21. Heresztyn T (1986) Metabolism of volatile phenolic compounds from hydroxycinnamic acids by Brettanomyces yeast. Arch Microbiol 146:96–98. doi:10.1007/bf00690165 CrossRefGoogle Scholar
  22. Kalathenos P, Sutherland JP, Roberts TA (1995) Resistance of some wine spoilage yeasts to combinations of ethanol and acids present in wine. J Appl Bacteriol 78:245–250. doi:7415,35400005562518.0060 Google Scholar
  23. Kallithraka S, Tsoutsouras E, Tzourou E, Lanaridis P (2006) Principal phenolic compounds in Greek red wines. Food Chem 99:784–793. doi:10.1016/jfoodchem.2005.07.059 CrossRefGoogle Scholar
  24. Loureiro V, Malfeito-Ferreira M (2003) Spoilage yeasts in the wine industry. Int J Food Microbiol 86:23–50. doi:10.1016/s0168-1605(03)00246-0 CrossRefGoogle Scholar
  25. Macheix JJ, Fleuriet A, Billiot J (1990) Fruit phenolics. CRC, Boca RatonGoogle Scholar
  26. Maga JA (1978) Simple phenol and phenolic compounds in food flavor. Crit Rev Food Sci 10:323–372CrossRefGoogle Scholar
  27. Morata A, Gomez-Cordoves MC, Calderon F, Suarez JA (2006) Effects of pH, temperature and SO2 on the formation of pyranoanthocyanins during red wine fermentation with two species of Saccharomyces. Int J Food Microbiol 106:123–129. doi:10.1016/jifoodmicro.2005.05.019 CrossRefGoogle Scholar
  28. Ogiwara T, Satoh K, Kadoma Y, Murakami Y, Unten S, Atsumi T, Sakagami H, Fujisawa S (2002) Radical scavenging activity and cytotoxicity of ferulic acid. Anticancer Res 22:2711–2717. doi:19426,35400010714237.0270 Google Scholar
  29. Oszmianski J, Romeyer FM, Sapis JC, Macheix JJ (1986) Grape seed phenolics: extraction as affected by some conditions occurring during wine processing. Am J Enol Vitic 37:7–12Google Scholar
  30. Ou S, Kwok KC (2004) Ferulic acid: pharmaceutical functions, preparation and applications in foods. J Sci Food Agric 84:1261–1269. doi:10.1002/jsfa1873 CrossRefGoogle Scholar
  31. Ravn H, Andary C, Kovacs G, Moelgaard P (1989) Caffeic acid esters as in vitro inhibitors of plant pathogenic bacteria and fungi. Biochem Syst Ecol 17:175–184. doi:10.1016/0305-1978(89)90076-8 CrossRefGoogle Scholar
  32. Reguant C, Bordons A, Arola L, Rozes N (2000) Influence of phenolic compounds on the physiology of Oenococcus oeni from wine. J Appl Microbiol 88:1065–1071. doi:10.1046/j.1365-2672.2000.01075.x CrossRefGoogle Scholar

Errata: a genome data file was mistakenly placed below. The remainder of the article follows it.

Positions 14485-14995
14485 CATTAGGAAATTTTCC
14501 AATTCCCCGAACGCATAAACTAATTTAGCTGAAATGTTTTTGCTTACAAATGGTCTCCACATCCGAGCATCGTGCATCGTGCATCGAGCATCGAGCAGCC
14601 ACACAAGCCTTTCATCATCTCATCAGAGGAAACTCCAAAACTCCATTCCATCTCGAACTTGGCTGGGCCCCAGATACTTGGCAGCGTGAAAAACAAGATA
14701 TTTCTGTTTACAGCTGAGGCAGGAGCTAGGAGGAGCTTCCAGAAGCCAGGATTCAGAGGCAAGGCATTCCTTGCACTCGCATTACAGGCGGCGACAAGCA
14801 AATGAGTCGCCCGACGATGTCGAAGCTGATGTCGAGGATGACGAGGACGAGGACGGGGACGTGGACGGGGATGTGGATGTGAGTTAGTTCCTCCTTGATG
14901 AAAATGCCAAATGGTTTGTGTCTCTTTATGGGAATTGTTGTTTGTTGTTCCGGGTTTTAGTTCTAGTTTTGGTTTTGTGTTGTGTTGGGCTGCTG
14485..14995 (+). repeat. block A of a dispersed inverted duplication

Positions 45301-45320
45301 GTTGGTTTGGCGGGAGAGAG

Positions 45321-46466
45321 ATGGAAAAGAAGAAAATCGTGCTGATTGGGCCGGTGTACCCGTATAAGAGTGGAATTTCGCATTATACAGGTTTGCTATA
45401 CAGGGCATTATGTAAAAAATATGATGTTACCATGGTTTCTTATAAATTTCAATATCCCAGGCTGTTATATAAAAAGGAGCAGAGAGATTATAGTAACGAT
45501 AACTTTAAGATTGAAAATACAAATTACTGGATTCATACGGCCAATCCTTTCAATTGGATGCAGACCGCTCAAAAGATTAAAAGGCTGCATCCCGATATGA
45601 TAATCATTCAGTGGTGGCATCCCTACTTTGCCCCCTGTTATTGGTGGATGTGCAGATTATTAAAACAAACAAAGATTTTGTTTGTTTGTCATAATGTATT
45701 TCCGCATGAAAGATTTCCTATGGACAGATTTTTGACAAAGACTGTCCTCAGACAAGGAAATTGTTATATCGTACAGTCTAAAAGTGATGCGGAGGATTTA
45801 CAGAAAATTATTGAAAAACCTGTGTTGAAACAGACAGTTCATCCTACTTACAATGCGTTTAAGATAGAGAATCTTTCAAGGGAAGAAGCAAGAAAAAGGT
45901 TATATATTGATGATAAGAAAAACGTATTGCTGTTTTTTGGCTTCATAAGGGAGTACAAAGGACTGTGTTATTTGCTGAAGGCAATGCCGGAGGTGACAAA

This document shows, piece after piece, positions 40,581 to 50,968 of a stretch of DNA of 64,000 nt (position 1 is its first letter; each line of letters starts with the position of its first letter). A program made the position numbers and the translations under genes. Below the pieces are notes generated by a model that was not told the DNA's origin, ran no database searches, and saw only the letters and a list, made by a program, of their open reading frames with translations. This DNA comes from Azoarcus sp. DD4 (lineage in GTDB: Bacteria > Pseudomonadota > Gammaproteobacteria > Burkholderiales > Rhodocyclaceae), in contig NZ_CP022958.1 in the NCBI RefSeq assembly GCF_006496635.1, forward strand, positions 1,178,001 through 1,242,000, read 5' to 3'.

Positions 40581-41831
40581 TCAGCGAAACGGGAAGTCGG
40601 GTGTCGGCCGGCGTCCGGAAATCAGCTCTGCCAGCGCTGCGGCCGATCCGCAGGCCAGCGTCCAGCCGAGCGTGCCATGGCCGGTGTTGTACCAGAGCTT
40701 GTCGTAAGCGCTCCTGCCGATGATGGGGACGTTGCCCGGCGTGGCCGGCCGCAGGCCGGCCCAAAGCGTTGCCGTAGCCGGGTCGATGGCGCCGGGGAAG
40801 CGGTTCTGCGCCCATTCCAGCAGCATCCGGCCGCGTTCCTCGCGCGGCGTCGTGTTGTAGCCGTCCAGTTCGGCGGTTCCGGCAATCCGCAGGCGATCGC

33. Rodrigues F, Goncalves G, Pereira-da-Silva S, Malfeito-Ferreira M, Loureiro V (2001) Development and use of a new medium to detect yeasts of the genera Dekkera /Brettanomyces. J Appl Microbiol 90:588–599. doi:10.1046/j1365-2672.2001.01275.x CrossRefGoogle Scholar
  34. Sakai S, Kawamata H, Kogure T, Mantani N, Terasawa K, Umatake M, Ochiai H (1999) Inhibitory effect of ferulic acid and isoferulic acid on the production of macrophage inflammatory protein-2 in response to respiratory syncytial virus infection in RAW264. 7 cells. Med Inflamm 8:173–175CrossRefGoogle Scholar
  35. Silva P, Cardoso H, Geros H (2004) Studies on the wine spoilage capacity of Brettanomyces/Dekkera spp. Am J Enol Vitic 55:65–72Google Scholar
  36. Smid EJ, Gorris LGM (1999) Natural antimicrobials for food preservation. In: Rahman MS (ed) Handbook of food preservation. CRC, New York, pp 285–308Google Scholar
  37. Soleas GJ, Dam J, Carey M, Goldberg DM (1997) Toward the fingerprinting of wines: cultivar-related patterns of polyphenolic constituents in Ontario wines. J Agric Food Chem 45:3871–3880. doi:10.1021/jf970183h CrossRefGoogle Scholar
  38. Somers TC, Verette E, Pocock KF (1987) Hydroxycinnamate esters of Vitis vinifera: changes during white vinification, effects of exogenous enzymic hydrolysis. J Sci Food Agric 40:67–78. doi:10.1002/jsfa.2740400109 CrossRefGoogle Scholar
  39. Srinivasan M, Sudheer AR, Menon VP (2007) Ferulic acid: therapeutic potential through its antioxidant property. J Clin BioChem Nutr 40:92–100. doi:103164/jcbn.40.92 CrossRefGoogle Scholar
  40. Stead D (1993) The effect of hydroxycinnamic acids on the growth of wine-spoilage lactic acid bacteria. J Appl Bacteriol 75:135–141. doi:10.1111/j.1365-2672.1993.tb02758.x Google Scholar
  41. Stead D (1995) The effect of hydroxycinnamic acids and potassium sorbate on the growth of 11 strains of spoilage yeasts. J Appl Bacteriol 78:82–87. doi:10.1111/j.1365-2672.1995tb01677.x Google Scholar
  42. van Beek S, Priest FG (2000) Decarboxylation of substituted cinnamic acids by lactic acid bacteria isolated during malt whisky fermentation. Appl Environ Microbiol 66:5322–5328. doi:719535400009349011.0350 CrossRefGoogle Scholar
  43. van der Walt JP, van Kerken AE (1959) The wine yeasts of the Cape. II. The occurrence of Brettanomyces intermedius and Brettanomyces schanderlii in South African table wines. Antonie Leeuwenhoek 25:145–151. doi:10.1007/bf2538426 CrossRefGoogle Scholar
  44. Van Sumere CF, Cottenie J, De Greef J, Kint J (1971) Biochemical studies in relation to the possible germination regulatory role of naturally occurring coumarin and phenolics. Recent Adv Phytochem 4:165–221Google Scholar
  45. Walker TS, Bais HP, Halligan KM, Stermitz FR, Vivanco JM (2003) Metabolic profiling of root exudates of Arabidopsis thaliana. J Agric Food Chem 51:2548–2554. doi:7332.35400011797959.0190 CrossRefGoogle Scholar

Copyright information

© Springer-Verlag 2009

Authors and Affiliations

  • Victoria Harris
    • 1
  • Vladimir Jiranek
    • 1
  • Christopher M. Ford
    • 1
  • Paul R. Grbin
    • 1
  1. 1.School of Agriculture, Food and WineThe University of AdelaideAdelaideAustralia

Personalised recommendations